For the entire school year, Barbara - who Ruby still calls Ms Henry to this day - taught her only student alone, just as if she was teaching an entire class.

Barbara and Ruby reunited decades later on The Oprah Winfrey Show, and in a 2014 article for the Boston Globe, Barbara recalled teaching Ruby.

"We each had hearts free of prejudice. That was the bond that united us and has become indomitable all these many years later," she said.

"Many kids write letters to me expressing their appreciation for my kindness for Ruby. That's so powerful for teachers to realise - how quickly children absorb the attitude of their teacher: the caring, sensitivity, and sense of worth and respect. The ripples are endless. To make a difference in a person's life and to shape their awareness and caring for other people - what can be better than that?"


Barbara Henry in 2014, with a photo of her and Ruby Bridges in school. Image: Getty. 

Ruby's integration wasn't just tough on her. Her entire family suffered consequences.


Her father lost his job at a gas station, and her grandparents in Mississippi were sent off the land they had sharecropped for more than 25 years. The grocery store where the family usually shopped banned them from entering, and her parents separated.

Gradually, as the year went on, things began to get easier.

The protests and civil disobedience began to subside over time, and neighbours and others in the community began to step up and offer help. 

A neighbour provided her father with a new job, while others volunteered to babysit the four other Bridges children, watch the house as protectors, and walk behind the federal marshals on their trips with Ruby to school.

The psychological impacts.

Ruby Bridges is escorted into William Frantz Public School. Image: Getty.    


After a couple of months at William Frantz, Ruby began experiencing nightmares.

She also stopped eating her lunch, which she had been eating alone, for a while, hiding her sandwiches from home in a storage cabinet. After a cleaner found them, Barbara began eating lunch with Ruby each day.

She began to see psychologist Dr Robert Coles, who volunteered due to his concern about how young Ruby would handle the pressure and isolation. Years later, an adult Ruby learned the fancy clothes she wore in those first few weeks of school had been gifted to her family by a relative of Dr Coles.

Late in the school year, Barbara learned four others in Ruby's year group had been coming to the school and being taught separately, and she demanded they be taught together.

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Thanks Barbara Henry Favorite teacher 1960 #Keepthefaith

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"By law, you have to integrate this school. Integration means putting black and white children in the same classroom. As I see it, you are breaking the law by keeping them separate," she told the principal, who then allowed the other students to come into Barbara's class for a time each day; small progress.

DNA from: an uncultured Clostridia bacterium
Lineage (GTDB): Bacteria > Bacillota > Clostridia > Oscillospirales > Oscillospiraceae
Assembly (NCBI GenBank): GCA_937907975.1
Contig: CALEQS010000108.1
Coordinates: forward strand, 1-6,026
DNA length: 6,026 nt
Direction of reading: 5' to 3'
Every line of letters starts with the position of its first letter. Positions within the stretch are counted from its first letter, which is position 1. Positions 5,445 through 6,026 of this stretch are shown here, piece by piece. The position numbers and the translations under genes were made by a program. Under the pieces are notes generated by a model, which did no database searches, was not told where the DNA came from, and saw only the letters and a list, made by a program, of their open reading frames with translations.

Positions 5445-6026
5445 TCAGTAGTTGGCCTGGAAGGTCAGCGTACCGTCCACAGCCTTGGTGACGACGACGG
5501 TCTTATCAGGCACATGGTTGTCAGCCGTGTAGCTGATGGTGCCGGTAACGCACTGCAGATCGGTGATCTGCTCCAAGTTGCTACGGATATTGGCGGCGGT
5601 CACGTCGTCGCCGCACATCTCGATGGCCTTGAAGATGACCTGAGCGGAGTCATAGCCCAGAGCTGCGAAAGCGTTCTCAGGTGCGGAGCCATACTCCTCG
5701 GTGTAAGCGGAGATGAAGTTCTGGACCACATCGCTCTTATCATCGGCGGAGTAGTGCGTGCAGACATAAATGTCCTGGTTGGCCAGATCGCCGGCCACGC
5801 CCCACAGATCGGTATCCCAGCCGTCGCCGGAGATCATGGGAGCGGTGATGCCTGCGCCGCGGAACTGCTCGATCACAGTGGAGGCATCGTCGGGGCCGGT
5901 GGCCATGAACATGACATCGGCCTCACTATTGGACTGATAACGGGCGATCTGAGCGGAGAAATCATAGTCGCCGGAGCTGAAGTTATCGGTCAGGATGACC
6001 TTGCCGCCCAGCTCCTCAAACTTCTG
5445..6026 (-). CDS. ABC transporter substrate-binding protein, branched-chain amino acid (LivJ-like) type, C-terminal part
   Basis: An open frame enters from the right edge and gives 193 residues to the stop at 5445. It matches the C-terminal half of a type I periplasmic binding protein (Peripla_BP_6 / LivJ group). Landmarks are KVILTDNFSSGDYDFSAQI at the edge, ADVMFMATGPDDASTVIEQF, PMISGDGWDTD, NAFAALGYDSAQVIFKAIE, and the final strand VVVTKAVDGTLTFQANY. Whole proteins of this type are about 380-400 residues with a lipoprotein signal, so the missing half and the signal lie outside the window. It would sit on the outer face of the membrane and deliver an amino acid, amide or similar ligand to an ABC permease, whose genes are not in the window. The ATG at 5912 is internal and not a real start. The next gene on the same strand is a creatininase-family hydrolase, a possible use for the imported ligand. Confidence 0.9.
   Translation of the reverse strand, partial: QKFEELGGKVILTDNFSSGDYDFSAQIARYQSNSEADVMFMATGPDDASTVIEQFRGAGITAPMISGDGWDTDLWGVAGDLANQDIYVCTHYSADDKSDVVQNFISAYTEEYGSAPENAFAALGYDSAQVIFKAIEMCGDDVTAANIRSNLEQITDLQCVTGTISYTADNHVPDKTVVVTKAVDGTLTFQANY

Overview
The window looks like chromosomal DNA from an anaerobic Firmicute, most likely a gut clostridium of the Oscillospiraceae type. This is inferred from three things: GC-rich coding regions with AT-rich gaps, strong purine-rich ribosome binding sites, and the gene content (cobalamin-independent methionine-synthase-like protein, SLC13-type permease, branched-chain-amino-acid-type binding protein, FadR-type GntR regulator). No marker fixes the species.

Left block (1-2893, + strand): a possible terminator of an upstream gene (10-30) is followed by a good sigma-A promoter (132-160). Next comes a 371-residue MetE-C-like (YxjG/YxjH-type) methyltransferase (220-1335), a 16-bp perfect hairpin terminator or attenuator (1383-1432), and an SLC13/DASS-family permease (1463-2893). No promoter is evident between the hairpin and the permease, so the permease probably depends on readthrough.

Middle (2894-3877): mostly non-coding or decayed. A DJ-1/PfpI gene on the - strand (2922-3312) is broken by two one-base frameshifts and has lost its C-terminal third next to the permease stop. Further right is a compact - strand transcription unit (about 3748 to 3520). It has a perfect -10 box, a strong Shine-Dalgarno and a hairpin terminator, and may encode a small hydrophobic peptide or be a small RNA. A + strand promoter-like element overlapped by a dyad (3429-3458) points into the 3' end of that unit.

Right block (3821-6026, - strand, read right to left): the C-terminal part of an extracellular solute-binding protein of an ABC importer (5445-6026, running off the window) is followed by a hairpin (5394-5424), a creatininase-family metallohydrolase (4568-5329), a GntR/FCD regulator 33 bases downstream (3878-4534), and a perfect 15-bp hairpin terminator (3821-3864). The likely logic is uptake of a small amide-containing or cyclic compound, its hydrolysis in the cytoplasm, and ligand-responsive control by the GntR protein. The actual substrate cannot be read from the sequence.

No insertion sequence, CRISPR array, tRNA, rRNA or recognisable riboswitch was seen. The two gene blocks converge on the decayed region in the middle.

It was during an interaction with these students that Ruby finally understood what was going on.

"I still knew nothing about racism or integration," Ruby wrote in her book Through My Eyes. "I had picked up bits and pieces over the months from being around adults and hearing them talk, but nothing was clear to me. The light dawned one day when a little white boy refused to play with me."


"'I can't play with you,' the boy said. 'My mama said not to because you're a ******'. At that moment, it all made sense to me. I finally realised that everything had happened because I was black. I remember feeling a little stunned. It was all about the colour of my skin."

Ruby Bridges in 1982, aged 27. Image: Getty. 

After the summer, when Ruby returned for her second year at the school, things were different.


Barbara's contract had not been renewed, so she had returned to Boston. There were other students in Ruby's classroom, and no more federal marshals to escort her. Ruby walked herself to school each morning.

It was as if the previous year had not happened. Nobody talked about it, and everyone at William Frantz just got on with school as normal.

The legacy of Ruby Bridges.

Ruby Bridges attends the 2017 Glamour Women Of The Year Awards. Image: Getty. 


Ruby finished her grade schooling at Williams Frantz and eventually graduated from the integrated Francis T. Nicholls High School. She studied travel and tourism at the Kansas City business school and worked as a travel agent.

In 1984, Ruby married Malcolm Hall. Now 69, she still lives in New Orleans where she is a mother to four sons, an activist and chair of the Ruby Bridges Foundation, which she formed in 1999 to promote "tolerance, respect and appreciation of all differences".

"Racism is a grown up disease and we must stop using our children to spread it," is the foundation's mission statement.

Ruby tours schools sharing her story, and 40 years after her first year of school, Ruby became an honorary deputy marshal in 2000.

In a ceremony at the Corcoran Gallery of Art, Former Deputy Attorney General Eric Holder said Ruby's steps were "were a giant leap forward for this nation".

"Her brave act gave many a sense of equality," he said.

Initially unwanted at the institution because of the colour of her skin, Ruby's legacy is now immortalised at William Frantz Elementary School with a statue in its courtyard and a legacy of love and tolerance.

Feature image: Getty.

This article was originally published in June 2020 and has since been updated.